Every life has a night worth forgetting, but tonight, there is a life worth forgetting. Having gathered the other followers,
we make our way to the temple of Dionysus. The priest wipes down the wooden alter, the glassware behind him holding
the poison to kill the mind that shackles the soul. “True freedom lurks at the bottom of one of these bottles,” he assures
us with a wink. “It may just take you a few tries to find it.” And so the ritual begins, and we pound out beer after beer,
shot after shot, filling our veins with fire and life, searching for passion long lost at our desks, and forgotten in our homes.
And passion we find. Legs assumed to have forgotten such things find the will and compulsion to dance. The mind's
inhibition loses jurisdiction over desire, and the unattainable seems well within our grasp. The hours pass, and the revelry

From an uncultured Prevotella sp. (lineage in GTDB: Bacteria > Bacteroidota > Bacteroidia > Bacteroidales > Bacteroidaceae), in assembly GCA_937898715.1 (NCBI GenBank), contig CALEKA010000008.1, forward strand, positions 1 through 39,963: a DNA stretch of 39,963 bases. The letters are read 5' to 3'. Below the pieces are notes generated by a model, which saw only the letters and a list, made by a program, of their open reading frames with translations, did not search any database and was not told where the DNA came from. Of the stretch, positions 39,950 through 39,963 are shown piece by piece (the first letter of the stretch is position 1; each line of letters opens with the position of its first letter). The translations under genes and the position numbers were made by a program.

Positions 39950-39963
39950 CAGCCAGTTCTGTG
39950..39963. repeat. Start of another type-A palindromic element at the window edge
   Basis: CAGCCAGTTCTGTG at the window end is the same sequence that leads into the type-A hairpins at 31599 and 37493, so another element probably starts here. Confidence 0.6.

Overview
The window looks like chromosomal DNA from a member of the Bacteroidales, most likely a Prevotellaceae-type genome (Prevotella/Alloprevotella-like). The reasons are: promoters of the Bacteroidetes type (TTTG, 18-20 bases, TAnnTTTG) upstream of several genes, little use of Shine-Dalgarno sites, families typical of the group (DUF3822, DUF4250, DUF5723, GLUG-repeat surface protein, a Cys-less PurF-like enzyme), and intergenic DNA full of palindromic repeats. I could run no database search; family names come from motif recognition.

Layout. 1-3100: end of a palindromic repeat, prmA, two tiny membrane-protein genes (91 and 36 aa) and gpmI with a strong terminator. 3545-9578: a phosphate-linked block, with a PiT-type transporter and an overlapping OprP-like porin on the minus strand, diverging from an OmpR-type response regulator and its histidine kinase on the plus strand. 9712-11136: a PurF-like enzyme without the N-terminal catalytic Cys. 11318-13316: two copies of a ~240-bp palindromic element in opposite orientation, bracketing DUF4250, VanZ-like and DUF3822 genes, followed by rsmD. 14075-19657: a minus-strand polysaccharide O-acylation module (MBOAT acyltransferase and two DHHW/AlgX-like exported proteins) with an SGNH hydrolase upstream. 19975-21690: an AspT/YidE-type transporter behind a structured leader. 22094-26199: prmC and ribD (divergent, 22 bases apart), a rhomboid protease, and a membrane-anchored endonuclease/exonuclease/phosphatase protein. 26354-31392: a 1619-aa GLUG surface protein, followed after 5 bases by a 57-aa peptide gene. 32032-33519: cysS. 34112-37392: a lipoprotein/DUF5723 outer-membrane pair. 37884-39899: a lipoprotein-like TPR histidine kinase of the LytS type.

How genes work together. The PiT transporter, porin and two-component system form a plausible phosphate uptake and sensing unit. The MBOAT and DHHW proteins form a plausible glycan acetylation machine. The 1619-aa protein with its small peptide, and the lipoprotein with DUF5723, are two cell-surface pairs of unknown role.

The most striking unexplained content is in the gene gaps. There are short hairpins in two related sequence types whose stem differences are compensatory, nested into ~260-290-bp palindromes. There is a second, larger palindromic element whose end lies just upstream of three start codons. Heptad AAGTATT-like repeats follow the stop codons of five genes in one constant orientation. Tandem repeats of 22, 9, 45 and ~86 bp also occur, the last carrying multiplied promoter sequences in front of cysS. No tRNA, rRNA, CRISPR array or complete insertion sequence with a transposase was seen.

peaks with ecstasy. The last strands of consciousness fade with more holy water in our left arm, and the object of our
desire serving as half-angel, half-crutch under the right. From this climax comes blackness, a void, the mindless nirvana
from which tales of legend and deepest infamy emerge. The morning after, the body and brain wracked with the pain
of so much passion and life leaving it, I take count of my surroundings. The angel is gone, and before me on the coffee
table lie two piles of chicken strips, one half eaten, the other half digested. Pain and disgust leave me to wonder why I
so often find this ceremony necessary, but then, despite the sickness of the body purging itself of the blessing of a god, I
remember the climax. That one moment of unfettered pleasure and freedom, the poisoned mind absent from the body and
the soul. Once more, I long to return to the temple of Dionysus.